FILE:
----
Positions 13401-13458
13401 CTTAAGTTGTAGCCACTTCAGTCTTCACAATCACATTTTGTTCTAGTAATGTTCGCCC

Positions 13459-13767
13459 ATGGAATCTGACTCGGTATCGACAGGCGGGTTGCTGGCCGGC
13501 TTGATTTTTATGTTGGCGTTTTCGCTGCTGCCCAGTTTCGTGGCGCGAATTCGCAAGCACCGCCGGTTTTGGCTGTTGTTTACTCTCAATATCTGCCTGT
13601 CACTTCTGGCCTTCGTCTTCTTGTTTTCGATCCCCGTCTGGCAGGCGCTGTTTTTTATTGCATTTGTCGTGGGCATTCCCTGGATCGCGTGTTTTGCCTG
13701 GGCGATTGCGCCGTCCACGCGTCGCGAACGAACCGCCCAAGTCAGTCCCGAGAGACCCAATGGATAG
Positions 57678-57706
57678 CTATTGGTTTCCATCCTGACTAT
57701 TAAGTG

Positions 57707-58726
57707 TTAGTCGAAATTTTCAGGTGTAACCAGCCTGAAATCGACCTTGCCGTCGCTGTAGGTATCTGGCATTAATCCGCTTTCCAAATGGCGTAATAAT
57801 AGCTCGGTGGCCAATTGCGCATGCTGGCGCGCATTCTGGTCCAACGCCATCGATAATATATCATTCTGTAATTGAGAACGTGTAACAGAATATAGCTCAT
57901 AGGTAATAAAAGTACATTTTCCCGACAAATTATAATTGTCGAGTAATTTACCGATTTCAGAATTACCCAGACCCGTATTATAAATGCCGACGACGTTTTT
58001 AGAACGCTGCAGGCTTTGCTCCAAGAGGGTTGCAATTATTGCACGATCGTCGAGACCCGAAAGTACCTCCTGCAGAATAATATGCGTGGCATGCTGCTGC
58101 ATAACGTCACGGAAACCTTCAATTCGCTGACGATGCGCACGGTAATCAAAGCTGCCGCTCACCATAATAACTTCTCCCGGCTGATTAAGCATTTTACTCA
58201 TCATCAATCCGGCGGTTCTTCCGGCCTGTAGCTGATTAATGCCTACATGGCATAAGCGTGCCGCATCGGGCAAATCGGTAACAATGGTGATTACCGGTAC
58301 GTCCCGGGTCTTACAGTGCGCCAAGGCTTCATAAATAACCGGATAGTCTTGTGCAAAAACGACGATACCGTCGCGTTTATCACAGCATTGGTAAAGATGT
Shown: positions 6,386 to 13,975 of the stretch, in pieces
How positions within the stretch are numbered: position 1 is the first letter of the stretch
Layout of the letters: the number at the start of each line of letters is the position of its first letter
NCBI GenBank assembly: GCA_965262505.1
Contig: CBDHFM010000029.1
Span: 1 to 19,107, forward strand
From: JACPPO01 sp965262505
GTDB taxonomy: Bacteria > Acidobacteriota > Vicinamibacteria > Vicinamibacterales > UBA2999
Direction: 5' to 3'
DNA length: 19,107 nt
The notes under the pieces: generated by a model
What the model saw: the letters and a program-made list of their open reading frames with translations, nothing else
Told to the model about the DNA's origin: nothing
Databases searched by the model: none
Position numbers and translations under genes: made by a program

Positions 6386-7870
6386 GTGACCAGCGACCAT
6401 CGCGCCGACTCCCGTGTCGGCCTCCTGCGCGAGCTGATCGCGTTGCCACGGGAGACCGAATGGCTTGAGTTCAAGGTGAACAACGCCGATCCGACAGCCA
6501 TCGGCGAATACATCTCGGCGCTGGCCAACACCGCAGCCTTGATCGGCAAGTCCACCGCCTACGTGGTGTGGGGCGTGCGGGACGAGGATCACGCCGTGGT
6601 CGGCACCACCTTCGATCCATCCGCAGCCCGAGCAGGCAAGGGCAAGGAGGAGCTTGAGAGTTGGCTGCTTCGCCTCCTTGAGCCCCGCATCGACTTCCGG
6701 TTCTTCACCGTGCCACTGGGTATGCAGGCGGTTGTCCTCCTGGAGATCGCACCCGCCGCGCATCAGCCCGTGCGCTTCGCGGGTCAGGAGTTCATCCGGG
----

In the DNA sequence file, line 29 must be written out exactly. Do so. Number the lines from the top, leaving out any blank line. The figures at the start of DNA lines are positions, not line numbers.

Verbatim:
The notes under the pieces: generated by a model